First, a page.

Mumingjiang et al. 2014 [22] found that IL-6 had similar kinetics to CRP, with levels almost 7 times higher in patients with late IAI compared to those without infection. However, preoperative levels did not appear to be a reliable predictor of infection risk. In the study by Zarghooni et al. 2019 [29], patients with IAI had significantly higher levels of IL-6, particularly within the first 2 days postoperatively, with a 5.7-fold increase compared to controls. Unfortunately, only IL-1ra and IL-8 were found to be suitable as prognostic cytokines before surgery. Shah et al. 2009 [26] also found that IL-6 was a key marker for infection, with levels 3 times higher in patients with a proven deep infection compared to the control group. In contrast, levels of monocyte chemoattractant protein-1 (MCP-1) were lower in the infected group. The combination of increased IL-6 at 6 h and reduced MCP-1 at 48 h was associated with infection. These studies suggest that monitoring IL-6 levels may be a more effective method for predicting infections after joint replacement surgery compared to CRP. By understanding the relationship between cytokine levels and infection risk, healthcare providers can take appropriate measures to prevent further complications.

Erythrocyte sedimentation rate [18,19,20,21,22,23,24, 28]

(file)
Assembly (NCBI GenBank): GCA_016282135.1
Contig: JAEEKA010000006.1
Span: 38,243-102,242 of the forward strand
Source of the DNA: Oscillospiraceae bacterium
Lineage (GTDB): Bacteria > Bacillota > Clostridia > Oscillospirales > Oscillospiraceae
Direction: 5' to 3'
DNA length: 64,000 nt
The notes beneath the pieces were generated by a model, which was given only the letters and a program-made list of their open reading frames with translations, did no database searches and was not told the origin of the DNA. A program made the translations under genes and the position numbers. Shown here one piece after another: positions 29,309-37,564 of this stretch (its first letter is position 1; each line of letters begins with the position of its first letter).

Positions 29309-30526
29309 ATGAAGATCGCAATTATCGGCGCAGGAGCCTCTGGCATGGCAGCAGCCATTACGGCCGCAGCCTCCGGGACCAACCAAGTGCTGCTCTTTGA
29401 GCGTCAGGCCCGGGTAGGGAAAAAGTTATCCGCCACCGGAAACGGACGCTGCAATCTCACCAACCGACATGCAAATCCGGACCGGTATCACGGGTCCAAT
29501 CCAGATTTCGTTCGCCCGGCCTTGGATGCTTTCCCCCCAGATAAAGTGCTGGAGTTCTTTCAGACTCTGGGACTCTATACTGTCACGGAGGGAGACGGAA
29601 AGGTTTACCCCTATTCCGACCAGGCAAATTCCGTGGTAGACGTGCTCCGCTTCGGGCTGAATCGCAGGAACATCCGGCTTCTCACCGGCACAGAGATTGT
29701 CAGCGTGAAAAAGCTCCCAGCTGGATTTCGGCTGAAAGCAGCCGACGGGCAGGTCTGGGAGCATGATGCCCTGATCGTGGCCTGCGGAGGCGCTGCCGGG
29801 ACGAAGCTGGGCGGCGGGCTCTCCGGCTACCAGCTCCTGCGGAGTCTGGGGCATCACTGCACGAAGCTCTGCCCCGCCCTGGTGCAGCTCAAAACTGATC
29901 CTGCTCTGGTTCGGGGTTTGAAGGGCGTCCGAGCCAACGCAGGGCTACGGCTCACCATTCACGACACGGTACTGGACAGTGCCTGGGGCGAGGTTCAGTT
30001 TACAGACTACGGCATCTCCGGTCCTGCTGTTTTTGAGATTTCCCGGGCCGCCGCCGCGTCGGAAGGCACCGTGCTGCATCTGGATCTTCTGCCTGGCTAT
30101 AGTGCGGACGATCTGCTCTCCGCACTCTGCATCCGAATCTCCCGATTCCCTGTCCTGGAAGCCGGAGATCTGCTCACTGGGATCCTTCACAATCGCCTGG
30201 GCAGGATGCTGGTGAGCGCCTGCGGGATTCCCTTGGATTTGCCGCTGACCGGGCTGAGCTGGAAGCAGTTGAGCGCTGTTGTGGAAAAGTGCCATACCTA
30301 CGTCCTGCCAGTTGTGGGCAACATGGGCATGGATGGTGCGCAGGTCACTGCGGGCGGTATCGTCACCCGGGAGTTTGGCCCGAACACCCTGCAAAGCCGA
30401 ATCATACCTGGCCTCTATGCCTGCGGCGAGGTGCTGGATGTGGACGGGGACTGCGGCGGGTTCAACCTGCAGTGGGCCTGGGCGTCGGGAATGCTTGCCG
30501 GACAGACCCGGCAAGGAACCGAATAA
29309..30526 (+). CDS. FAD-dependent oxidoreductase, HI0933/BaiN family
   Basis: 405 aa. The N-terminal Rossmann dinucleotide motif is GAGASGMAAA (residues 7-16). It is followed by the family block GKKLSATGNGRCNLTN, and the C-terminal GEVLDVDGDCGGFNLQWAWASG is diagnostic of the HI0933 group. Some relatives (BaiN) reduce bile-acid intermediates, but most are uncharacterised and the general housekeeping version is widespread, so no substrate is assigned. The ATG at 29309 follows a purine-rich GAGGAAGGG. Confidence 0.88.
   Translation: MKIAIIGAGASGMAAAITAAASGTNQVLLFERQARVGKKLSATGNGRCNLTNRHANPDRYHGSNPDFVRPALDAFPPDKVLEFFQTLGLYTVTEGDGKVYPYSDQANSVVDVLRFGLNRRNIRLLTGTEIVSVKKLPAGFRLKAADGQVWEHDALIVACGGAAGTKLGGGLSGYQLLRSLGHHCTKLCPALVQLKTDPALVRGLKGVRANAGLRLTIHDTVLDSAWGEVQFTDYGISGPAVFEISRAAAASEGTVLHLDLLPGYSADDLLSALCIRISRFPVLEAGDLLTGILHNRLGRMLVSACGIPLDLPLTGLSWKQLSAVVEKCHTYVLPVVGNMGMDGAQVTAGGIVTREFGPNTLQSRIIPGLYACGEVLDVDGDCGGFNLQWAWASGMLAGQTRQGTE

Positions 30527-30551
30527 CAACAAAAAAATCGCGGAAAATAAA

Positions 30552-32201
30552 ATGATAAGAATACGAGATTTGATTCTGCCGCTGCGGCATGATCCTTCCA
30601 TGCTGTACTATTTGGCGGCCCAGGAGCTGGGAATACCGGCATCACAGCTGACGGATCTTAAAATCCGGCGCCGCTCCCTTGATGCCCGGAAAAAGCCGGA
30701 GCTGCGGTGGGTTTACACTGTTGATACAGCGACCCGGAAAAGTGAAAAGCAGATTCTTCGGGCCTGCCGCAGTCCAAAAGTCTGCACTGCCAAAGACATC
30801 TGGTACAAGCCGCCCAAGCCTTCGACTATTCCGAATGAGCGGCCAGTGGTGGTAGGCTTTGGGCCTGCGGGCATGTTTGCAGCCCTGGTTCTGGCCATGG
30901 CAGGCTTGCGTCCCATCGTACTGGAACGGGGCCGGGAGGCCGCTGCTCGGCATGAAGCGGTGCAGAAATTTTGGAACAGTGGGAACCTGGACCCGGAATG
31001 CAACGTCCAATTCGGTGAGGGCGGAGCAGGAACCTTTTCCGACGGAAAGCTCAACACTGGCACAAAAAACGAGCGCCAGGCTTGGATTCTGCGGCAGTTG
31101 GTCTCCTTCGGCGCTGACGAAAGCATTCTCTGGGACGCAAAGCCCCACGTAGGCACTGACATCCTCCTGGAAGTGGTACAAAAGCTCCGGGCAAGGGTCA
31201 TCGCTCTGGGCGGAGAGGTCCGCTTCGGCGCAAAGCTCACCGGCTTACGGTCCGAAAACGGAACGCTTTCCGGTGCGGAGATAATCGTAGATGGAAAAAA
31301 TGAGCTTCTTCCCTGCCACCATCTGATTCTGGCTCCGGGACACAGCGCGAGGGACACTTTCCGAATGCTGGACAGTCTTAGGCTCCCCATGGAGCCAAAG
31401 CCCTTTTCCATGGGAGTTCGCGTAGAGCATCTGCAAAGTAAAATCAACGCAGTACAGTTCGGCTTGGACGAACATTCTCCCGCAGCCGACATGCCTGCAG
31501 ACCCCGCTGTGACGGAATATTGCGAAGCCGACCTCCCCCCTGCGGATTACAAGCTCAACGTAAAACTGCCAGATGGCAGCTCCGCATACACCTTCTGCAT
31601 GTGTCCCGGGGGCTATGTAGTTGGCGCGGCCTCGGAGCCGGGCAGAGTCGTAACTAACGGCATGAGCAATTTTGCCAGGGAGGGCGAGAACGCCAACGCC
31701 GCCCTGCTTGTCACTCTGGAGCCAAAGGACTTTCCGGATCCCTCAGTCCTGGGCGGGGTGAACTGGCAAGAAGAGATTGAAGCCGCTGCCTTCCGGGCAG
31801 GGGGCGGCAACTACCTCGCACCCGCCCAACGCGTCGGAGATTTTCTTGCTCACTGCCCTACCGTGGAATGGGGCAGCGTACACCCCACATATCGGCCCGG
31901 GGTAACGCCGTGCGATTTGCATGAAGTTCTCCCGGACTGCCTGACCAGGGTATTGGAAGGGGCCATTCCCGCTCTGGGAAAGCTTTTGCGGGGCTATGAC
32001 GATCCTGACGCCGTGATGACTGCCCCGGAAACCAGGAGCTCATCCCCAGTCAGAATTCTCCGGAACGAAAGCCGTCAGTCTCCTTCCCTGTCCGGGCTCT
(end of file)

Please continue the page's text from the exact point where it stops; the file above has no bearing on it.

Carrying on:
According to Sanzén et al. 1997 [24], ESR could be a more reliable marker than CRP in cases of chronic low-grade IAI, as some patients showed increased ESR with normal CRP values. Similarly, Carlsson et al. 1978 [18] found that ESR levels of 40 mm/hr or higher indicated deep infection more than three months postoperatively, even in the absence of symptoms or radiographic signs of infection. Mulier et al. 1973 [21] observed that hip replacements were associated with long-term elevated ESRs, which eventually normalized within the first four months after operation. Forster et al. 1982 [20] compared ESR levels in uncomplicated THA with those in IAI and found significantly higher ESR levels in patients with IAI. In case of uncomplicated surgery, ESRs fell to 20 mm/hr within six months and the higher rate after surgery did not imply infection, especially when participants presented a high preoperative level. In the study by Wroblewski et al. 1974 [28], the ESR varied from 30 mm/hr to 140 mm/hr in cases of sepsis after arthroplasty. Preoperative high ESR levels in this study did not predict IAI. Falzarano et al. 2017 [19] concluded that there are two circumstances when the ESR can be a better IBP than CRP or PCT: first, some low-grade bone infections and second, joint infections, both due to the low-level pathogens. In the study by Okafor et al. 1998 [23], there was a significant difference in ESR levels between the normal and the infected group from the second postoperative day (71 vs 91,6 mm/hr) until day 21 (36.5 vs 71.2 mm/hr). The authors thus suggested repeated blood tests between day 7 and 21 after operation to detect early infection. Mumingjiang et al. 2014 [22] observed that ESRs increased and peaked 7 days after surgery and returned to baseline levels within 3 months. There was a significant difference when comparing the uninfected group’s ESR levels to the infected group’s ESR levels at six months following surgery (10.6 vs 42.6 mm/hr).